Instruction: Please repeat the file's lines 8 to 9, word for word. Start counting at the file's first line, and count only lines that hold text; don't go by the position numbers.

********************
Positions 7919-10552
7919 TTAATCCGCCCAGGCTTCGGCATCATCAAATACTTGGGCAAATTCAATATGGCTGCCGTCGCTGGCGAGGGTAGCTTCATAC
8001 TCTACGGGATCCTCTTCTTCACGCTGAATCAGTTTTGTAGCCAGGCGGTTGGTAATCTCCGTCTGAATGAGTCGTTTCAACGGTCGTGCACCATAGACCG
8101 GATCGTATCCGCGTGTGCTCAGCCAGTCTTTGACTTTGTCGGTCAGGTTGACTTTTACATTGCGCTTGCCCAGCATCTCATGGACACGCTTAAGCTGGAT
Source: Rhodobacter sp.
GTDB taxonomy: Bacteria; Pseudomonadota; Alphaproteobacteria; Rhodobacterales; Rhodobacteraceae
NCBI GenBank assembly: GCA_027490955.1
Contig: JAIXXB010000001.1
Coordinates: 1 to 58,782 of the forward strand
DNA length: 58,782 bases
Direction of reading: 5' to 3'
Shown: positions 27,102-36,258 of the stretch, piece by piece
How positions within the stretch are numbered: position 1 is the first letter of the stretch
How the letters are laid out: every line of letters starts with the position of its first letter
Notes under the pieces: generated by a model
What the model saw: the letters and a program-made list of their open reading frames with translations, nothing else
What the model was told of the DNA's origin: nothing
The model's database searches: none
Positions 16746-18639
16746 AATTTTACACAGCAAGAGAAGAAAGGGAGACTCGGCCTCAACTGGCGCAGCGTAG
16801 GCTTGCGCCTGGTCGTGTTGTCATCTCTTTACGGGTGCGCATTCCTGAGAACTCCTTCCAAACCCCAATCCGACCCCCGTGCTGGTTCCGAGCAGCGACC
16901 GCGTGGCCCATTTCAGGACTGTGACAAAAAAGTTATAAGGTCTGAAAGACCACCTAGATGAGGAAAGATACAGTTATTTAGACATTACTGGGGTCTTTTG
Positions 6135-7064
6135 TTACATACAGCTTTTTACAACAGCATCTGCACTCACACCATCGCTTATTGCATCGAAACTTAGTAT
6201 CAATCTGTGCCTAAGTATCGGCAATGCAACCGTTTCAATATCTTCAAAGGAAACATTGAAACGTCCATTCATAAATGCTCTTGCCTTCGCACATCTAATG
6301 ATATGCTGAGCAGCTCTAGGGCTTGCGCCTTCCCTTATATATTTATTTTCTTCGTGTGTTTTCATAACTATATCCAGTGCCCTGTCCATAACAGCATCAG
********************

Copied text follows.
Contig: JAIXXB010000001.1
Coordinates: 1 to 58,782 of the forward strand